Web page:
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Problem of little and plenty

Bhavya Dore | Updated on January 16, 2018 Published on December 30, 2016
Bottom of the pot: Unpredictable weather and crop yields have long dogged farmers in Beed, one of Maharashtra’s dry interior regions. Photo: Vivek Bendre

Bottom of the pot: Unpredictable weather and crop yields have long dogged farmers in Beed, one of Maharashtra’s dry interior regions. Photo: Vivek Bendre   -  The Hindu

Reserve of hope: There is now enough water in the vicinity of the Bindusara dam near Beed town. Photo: Bhavya Dore

Reserve of hope: There is now enough water in the vicinity of the Bindusara dam near Beed town. Photo: Bhavya Dore

Narsingh Hirve’s eight-acre crop was badly damaged due to flooding this kharif season. Photo: Bhavya Dore

Narsingh Hirve’s eight-acre crop was badly damaged due to flooding this kharif season. Photo: Bhavya Dore

After four devastating years of drought and farmer suicides, Beed’s elation at this year’s heavy rainfall soon turned into despair over damaged crops and financial losses

The smell of spoilt bajra is unpleasant. The taste is not much better. And yet, for two weeks, as the hauls of bajra filled up his property, that’s all that Usman Khan and his wife ate.

When rains lashed Khan’s village in late September, arid fields turned into lush plantations. But, soon, the non-stop rain proved to be too much of a good thing — the bajra crop in his 2.5-acre field in Beed district’s Karjani village was severely damaged.





“For years it hadn’t rained,” said Khan, as he sipped tea by the roadside, “But when it kept raining this time, we grew worried.”

They managed to sell the crop for half the usual price. But until then, they’d had to wash the blackened millet and hold their noses while eating the bajra roti for every meal.

Beed district is one of Maharashtra’s dry interior regions, where uncertain crop yields and weather patterns have led to many farmer suicides. Early last year, Marathwada — which comprises Beed and seven other water-scarce districts — saw more farmer suicides than Vidarbha, long considered the worst-hit region. “Nothing was growing, for three years people suffered,” said Khan. His brother was among those who had taken their own life, wracked by a mounting debt. Khan himself has to repay a bank loan of ₹50,000.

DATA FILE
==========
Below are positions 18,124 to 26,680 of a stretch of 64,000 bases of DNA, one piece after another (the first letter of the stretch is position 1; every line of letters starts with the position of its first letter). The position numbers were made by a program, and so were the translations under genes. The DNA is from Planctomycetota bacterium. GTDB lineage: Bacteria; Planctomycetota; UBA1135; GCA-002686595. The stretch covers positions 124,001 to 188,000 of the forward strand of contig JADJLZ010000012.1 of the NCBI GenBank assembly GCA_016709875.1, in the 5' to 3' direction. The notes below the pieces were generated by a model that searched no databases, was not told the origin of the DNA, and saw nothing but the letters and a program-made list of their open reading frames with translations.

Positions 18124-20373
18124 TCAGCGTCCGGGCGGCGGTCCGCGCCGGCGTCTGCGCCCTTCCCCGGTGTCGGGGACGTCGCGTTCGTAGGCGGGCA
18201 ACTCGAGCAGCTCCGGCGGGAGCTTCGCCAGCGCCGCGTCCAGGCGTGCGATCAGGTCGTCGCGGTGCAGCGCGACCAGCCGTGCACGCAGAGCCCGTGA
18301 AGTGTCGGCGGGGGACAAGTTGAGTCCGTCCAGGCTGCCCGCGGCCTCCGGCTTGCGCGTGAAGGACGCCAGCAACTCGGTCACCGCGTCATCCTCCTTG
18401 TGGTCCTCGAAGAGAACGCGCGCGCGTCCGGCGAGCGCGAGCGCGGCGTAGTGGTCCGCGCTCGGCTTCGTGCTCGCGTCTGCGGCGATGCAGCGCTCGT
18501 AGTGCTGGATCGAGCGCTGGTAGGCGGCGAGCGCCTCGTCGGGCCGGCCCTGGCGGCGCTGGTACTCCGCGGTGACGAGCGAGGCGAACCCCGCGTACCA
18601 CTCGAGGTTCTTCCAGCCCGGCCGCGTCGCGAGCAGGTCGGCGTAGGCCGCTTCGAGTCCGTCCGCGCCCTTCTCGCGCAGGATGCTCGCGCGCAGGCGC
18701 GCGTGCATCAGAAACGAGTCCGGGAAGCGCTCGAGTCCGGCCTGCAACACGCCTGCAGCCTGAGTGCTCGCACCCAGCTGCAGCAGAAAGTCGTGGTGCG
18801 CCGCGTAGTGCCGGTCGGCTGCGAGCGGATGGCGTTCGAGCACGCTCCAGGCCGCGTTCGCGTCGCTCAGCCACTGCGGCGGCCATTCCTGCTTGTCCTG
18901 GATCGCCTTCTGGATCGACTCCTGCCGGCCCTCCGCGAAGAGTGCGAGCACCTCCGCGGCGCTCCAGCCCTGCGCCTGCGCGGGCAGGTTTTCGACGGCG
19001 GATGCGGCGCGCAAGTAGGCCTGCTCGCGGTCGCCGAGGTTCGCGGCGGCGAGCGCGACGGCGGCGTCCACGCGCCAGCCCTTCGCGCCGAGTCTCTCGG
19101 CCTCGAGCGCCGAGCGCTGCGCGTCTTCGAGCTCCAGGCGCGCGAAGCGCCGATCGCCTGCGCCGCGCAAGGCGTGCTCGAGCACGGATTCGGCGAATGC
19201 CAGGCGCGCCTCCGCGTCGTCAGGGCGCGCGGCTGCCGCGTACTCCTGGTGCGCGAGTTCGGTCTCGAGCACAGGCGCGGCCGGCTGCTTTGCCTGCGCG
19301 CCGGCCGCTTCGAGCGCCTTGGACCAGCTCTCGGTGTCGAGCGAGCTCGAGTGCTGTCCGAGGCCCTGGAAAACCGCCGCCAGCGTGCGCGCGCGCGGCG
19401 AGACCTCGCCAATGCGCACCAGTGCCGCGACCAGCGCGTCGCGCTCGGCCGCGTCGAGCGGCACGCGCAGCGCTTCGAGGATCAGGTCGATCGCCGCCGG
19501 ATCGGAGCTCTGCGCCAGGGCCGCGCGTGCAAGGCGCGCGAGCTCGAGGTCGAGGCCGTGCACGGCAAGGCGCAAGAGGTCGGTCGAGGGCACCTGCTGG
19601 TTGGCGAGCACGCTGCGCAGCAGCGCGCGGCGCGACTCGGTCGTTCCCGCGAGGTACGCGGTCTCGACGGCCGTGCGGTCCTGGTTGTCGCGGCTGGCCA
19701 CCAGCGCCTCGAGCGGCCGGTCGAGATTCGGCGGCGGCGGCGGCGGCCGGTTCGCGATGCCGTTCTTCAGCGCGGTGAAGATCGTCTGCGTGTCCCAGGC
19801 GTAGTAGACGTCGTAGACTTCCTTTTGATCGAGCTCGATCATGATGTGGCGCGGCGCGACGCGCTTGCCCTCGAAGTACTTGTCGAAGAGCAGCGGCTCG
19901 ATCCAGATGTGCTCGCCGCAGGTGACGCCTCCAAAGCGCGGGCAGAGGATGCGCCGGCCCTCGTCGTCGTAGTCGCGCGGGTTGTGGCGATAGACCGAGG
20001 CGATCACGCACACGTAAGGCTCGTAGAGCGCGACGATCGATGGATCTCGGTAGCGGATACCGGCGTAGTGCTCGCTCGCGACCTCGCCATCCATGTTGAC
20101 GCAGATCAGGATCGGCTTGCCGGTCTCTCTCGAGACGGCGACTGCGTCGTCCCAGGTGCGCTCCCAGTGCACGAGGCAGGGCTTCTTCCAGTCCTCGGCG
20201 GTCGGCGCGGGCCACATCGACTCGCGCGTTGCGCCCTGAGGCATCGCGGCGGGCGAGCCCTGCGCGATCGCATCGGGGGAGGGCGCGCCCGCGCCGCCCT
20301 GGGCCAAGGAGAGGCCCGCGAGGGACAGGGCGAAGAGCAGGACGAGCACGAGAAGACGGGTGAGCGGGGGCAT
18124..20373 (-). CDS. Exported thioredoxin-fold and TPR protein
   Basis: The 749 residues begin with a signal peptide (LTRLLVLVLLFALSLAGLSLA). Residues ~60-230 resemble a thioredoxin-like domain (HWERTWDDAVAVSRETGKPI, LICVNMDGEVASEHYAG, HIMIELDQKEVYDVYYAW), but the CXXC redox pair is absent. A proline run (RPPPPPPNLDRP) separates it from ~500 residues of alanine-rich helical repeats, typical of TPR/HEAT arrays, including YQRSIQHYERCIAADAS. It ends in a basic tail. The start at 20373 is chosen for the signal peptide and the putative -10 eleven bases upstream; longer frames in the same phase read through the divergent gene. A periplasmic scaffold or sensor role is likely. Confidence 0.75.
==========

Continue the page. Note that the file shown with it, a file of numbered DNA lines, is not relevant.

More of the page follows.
Drought has become virtually synonymous with Beed and its neighbouring dry districts, so no one was expecting this season’s flooding. When dams that hadn’t seen decent water levels in years overflowed, there was rejoicing at first. But the rains ended up extracting a severe price in an already distressed region.

Not far from here, in Dhanora village, Masu Mengde lost his entire crop of cotton and bajra, valued at more than ₹40,000. He, too, was reduced to eating rotten bajra, he said.

The six other farmers sitting with him nodded as he spoke, cringing as they remembered the taste of a failed harvest. Their crop had suffered a similar fate. “We are all from different villages,” said Bhimrao Shilke, 65, “but the story is one and the same.”

This is a long season of suffering, not just from poor-quality bajra but also poorer returns. “Even the bulls wouldn’t eat it,” said Ankush Dudhal, 43, a farmer from Shirur Kasar taluka. “Who will harvest such fields?” Dudhal torched his four-acre field when the yield failed. “We got rid of it then and there.”

The Indian Meteorological Department had predicted a good monsoon rain for Beed this year, and officials were expecting at least 666 mm, which is the annual district average.

The season began well, with the rains in June promising a bountiful crop. “After so many failed seasons, we had been hopeful,” said Dudhal.

Mid-season, the fields were verdant, the farmers readying for the harvest. By the end of July the district had reached 50 per cent of its rainfall. “It was on its way, and we had been waiting,” he said. “And then we kept waiting for it to stop.” He looks crestfallen that he hasn’t able to save a single penny this year.

Still, the situation is better today compared to what it was for roughly half a decade now. Of the 7.98 lakh hectares in Beed, a little over four lakh hectares have reported a loss, according to the district collectorate. In the two preceding years, it had reported 70-80 per cent losses for the main crops, said the district collector Naval Kishor Ram.

While soya bean was the worst-affected, the impact on cotton and other crops had been less severe. Soya bean, cotton and bajra are mainly cropped in the kharif season; sown around June at the start of the monsoon and reaped by October.